Harris said she’s not this level of organized in any other part of her life except when it comes to her shopping.
“I just loved the chaos of it and became more focused on it,” she said.
She usually starts at Walmart before heading out to “every other store in Frederick County.” She does about 20 to 30 stores for the day, wrapping up at 4 a.m. Black Friday morning before going back out again later Friday afternoon for five hours after a short rest.
Harris offered some tips to Black Friday shoppers.
“Make sure you know what you want,” she said.
Larger stores like Walmart will let shoppers in before the actual sales start, she said, so take that extra time to walk the store and look for what items are on your list.
“Be strategic and plan ahead,” she said.
And, she said, don’t drink a lot before shopping.
“Pee breaks kill your shopping time.”
An anti-Black Friday
Lauri Kirby of Middletown isn’t a fan of the Black Friday crowds. That’s why she has made a tradition of staying home.
“It just evolved from me trying to get out doing the Black Friday shopping,” she said. “I used to work retail back in the day and my very first Black Friday, I didn’t know how crazy these people were.”
While working at a discount-clothing store in Aspen Hill during her teenage years, Kirby said women were trying to pull boxes out of her hand while she was trying to restock.
“They were like wolves,” she said.
Later, she worked in the restaurant business and would often have to work a Black Friday shift. She said one half would tip handsomely, the other half were bad tippers.
As an adult, Kirby, 54, said she would often be in charge of cooking her Thanksgiving Day meal at home for her family.
“I’m baking pies a week in advance. Helping clean up houses,” she said. “After doing all of that and lack of sleep for days doing this stuff, you want me to go shopping with people at 3 o’clock in the morning?”
So Kirby dubbed Black Friday her day of rest. When her daughter Hannah, now 17, was young, they made a tradition of putting on matching pajamas and spending the day at home decorating.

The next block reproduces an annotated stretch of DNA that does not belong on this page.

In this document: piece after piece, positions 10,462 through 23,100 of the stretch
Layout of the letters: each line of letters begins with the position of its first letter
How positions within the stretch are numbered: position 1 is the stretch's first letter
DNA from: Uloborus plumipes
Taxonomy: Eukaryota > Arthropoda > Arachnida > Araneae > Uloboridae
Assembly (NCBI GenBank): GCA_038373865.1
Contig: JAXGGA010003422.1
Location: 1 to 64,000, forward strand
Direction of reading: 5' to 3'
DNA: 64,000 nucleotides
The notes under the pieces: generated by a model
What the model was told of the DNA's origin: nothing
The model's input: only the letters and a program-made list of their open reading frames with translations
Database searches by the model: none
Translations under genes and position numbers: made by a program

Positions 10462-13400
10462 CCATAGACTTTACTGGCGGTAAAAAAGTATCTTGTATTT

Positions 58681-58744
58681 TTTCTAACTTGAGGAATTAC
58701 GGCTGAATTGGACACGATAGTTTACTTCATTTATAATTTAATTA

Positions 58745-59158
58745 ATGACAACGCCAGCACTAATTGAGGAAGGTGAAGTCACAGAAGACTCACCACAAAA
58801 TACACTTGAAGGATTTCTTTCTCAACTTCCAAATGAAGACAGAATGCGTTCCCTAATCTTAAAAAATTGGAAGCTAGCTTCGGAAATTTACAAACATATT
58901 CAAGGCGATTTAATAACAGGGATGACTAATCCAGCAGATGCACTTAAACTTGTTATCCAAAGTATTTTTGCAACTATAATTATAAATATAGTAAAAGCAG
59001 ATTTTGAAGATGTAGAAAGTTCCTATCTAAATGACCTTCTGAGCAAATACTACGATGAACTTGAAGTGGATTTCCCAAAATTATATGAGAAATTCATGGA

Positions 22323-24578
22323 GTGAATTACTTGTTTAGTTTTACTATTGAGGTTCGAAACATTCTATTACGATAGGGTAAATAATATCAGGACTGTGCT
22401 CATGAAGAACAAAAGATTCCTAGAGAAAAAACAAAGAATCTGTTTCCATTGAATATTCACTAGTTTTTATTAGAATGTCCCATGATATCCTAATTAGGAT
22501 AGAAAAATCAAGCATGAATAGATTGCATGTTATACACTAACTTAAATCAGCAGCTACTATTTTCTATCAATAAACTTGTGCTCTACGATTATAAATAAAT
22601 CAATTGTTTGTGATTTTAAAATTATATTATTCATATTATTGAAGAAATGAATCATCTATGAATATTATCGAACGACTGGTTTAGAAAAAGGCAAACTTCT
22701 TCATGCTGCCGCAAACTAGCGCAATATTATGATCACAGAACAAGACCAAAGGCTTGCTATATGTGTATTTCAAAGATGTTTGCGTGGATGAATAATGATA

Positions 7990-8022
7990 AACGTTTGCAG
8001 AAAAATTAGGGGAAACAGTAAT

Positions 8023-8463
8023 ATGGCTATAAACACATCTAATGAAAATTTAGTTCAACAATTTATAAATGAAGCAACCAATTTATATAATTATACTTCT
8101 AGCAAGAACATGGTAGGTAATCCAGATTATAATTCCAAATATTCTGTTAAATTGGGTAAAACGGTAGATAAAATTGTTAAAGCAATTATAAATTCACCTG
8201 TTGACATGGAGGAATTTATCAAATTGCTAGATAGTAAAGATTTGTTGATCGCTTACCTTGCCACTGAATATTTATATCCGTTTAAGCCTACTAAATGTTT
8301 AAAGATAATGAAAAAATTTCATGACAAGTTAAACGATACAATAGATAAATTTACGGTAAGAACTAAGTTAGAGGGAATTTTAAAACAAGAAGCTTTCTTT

Kirby said they have a list of silly rules, which includes not leaving the house all day or getting out of their pajamas. Although once she had a Christmas light emergency and had to break the rule. But she she said never got out of her pajamas, just threw on a jacket.
One fond memory she had was when her dad (and longtime Washington Post columnist) Ken Denlinger stopped by their house for oyster stuffing she had made especially for him.
“I told him, ‘Well, you know you got to wear your pajamas?” she said.
And he did. It’s a special memory for Kirby since her father passed away in 2015.
As her daughter has become a teenager, and Kirby now has a grandchild from her 32-year-old son, the tradition continues of at least putting up the Christmas decorations.
“It’s a silly tradition and we have a lot of fun,” she said.
For Kirby, she enjoys staying home and has no plans of changing her tradition.
“I’ve never seen any flyer in the paper worth me getting up that early,” she said.
Making a new tradition
Cynthia Dorsey-Johnson of Frederick usually spends Black Friday as a sales associate at Chico’s at Westview Promenade.
It’s a day that the 65-year-old actually looks forward to.
“It’s just a day of great sales. People are coming in excited to buy gifts for each other and their family and friends,” she said.
Dorsey-Johnson said she “loves seeing people getting excited about the deals that they’re getting.”
And she enjoys being a sales associate, especially on Black Friday.
“I like showing new products coming into the store,” she said.
For Black Friday 2019, Dorsey- Johnson has the day off.
“This year I want to go shopping with my grandchildren,” she said.
Dorsey-Johnson’s four grandchildren range in age from 12 to 22. Because they can shop locally anytime, she plans to take them shopping at the Gettysburg Outlets.
“It’s something we haven’t done in a while since they were little,” she said. “When they were little I would take them out to Walmart in the crowd and they would get excited to find things for each other.”
Now that they’re older, Dorsey-Johnson said she wants to “teach them new traditions about giving to others.”
She said some of those new traditions include “not expecting for Christmas, but to be kind and to give to others.”
“Think of others who might really need something,” Dorsey-Johnson said. “Make sure your heart is in the right place. That’s important these days.”
Follow Crystal Schelle on Twitter: @crystalschelle.